Let’s Avoid Being Annoying on Social Media, Shall We?

 

Social media is a powerful (and fun!) tool. Businesses that make use of platforms like Facebook, Twitter, and Instagram have the ability to connect with customers from all over the country – and the globe – instantly, thus creating opportunities for developing personal relationships and strong brand loyalty. Of course, there are those companies that haven’t quite figured out how to use social media without being, well, annoying. So, how can you tell if your social media account is benefiting you and your customers or if it’s annoying your audience? How can you stop being annoying and start driving sales? Here are a few tips on what NOT to do on social media.


DON’T #1: Posting Fake News

There is nothing more annoying than a social media friend who constantly posts and shares “factual” statistics, information, or content that is completely bogus. These days, it’s pretty easy to quickly fact-check something before posting it to your site, so take a few seconds to make sure that everything you share is true and accurate. Fact-checking is one of the simplest ways to keep your audience from getting annoyed and to protect your reputation as a credible source of information.

 

DON’T #2: Over-posting

It’s important to post new content to your social media account regularly and frequently, but that doesn’t mean that you should be updating your status constantly. Get to know when the best times for posting to your audience are and optimize for these times on specific days of the week.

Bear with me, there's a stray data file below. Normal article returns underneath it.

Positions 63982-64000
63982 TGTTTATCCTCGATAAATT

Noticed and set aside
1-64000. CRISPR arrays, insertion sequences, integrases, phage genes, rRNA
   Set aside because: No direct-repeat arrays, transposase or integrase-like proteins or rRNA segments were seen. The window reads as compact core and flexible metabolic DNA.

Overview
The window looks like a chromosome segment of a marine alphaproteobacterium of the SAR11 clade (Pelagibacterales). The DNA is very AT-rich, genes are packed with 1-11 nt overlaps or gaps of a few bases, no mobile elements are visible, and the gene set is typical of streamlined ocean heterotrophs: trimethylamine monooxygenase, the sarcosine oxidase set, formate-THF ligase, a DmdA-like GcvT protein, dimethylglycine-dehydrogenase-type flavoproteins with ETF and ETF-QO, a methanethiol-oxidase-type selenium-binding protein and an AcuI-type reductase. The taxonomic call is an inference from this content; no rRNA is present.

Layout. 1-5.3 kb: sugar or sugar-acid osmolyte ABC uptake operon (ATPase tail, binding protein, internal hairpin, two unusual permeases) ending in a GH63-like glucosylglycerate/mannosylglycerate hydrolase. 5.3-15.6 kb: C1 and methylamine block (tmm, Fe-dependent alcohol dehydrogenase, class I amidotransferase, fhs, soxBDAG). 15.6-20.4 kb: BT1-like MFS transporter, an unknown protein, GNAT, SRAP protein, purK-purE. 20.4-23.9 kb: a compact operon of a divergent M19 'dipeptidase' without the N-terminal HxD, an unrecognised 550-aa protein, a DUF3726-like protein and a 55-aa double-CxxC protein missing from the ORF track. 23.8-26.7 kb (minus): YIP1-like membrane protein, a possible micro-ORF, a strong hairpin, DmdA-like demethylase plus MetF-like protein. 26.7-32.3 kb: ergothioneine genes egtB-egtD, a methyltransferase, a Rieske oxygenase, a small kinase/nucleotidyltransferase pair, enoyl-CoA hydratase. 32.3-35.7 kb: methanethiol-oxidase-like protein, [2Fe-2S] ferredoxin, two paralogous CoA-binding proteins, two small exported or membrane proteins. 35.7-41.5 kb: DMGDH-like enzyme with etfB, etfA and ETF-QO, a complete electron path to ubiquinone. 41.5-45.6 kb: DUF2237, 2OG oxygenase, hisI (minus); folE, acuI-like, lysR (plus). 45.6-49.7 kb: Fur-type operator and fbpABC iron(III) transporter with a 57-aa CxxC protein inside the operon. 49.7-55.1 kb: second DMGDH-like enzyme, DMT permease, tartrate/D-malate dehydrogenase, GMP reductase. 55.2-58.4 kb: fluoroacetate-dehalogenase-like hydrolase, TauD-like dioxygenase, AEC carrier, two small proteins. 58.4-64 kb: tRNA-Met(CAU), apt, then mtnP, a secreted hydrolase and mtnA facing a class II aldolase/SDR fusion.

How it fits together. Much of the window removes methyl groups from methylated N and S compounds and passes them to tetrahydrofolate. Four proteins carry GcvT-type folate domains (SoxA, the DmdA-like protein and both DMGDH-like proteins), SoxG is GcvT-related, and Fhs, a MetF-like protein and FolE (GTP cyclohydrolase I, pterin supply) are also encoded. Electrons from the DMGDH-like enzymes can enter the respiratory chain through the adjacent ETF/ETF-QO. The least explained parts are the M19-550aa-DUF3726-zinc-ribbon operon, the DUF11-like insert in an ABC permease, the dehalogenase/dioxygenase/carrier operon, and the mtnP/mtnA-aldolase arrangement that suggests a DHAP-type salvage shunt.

DON’T #3: Talking About Nothing

“Seinfeld” may have been successful as the “show about nothing,” but your brand isn’t going to be successful if you’ve got the social media account about nothing. Make sure that when you do post, your information is relevant and useful – not just fluff or filler. Remember the Golden Rule of Social Media: If you don’t have anything interesting to say, don’t say anything at all!

DON’T #4: Constantly Tooting Your Own Horn

Sure, social media is a marketing tactic, but that doesn’t mean that everything you say has to be self-serving. When every post you make is self-promotional, people will get sick of you and will unfollow your brand. After all, users don’t want to be friends with ads, they want to be friends with brands that have unique personalities and something special to offer. As a general rule of thumb, only 20 percent of your social media content should be specifically about your business. The rest of your time on social media should be dedicated to building strong relationships with your target audience.

DON’T #5: Ignoring Your Audience

Guess what? If you ignore the messages that your customers send you on social media, everyone will know it. Sites like Facebook actually let users know how frequently a business responds to its audience, and the more responsive you are, the more trustworthy and credible your brand will appear. Make it a point to regularly check your messages and get back to people as quickly as possible. If necessary, hire someone to manage your social media account(s) full time.

DON’T #6: Using Automated Messaging

While platforms like Twitter provide you with the option of providing automated direct messages to users (i.e., “Thanks for the follow” or “Check out…”), you might want to think twice before turning the automated function on. People don’t like feeling as though they’re following a robot instead of a person. It’s usually better to make someone wait a couple of hours for a personalized message than to instantly reply with an automated response.

Is your social media page annoying? Do you need an objective friend to assess your page and help you give it a makeover? Then, give us a shout to learn how you can accomplish your social media goals without alienating your customers.

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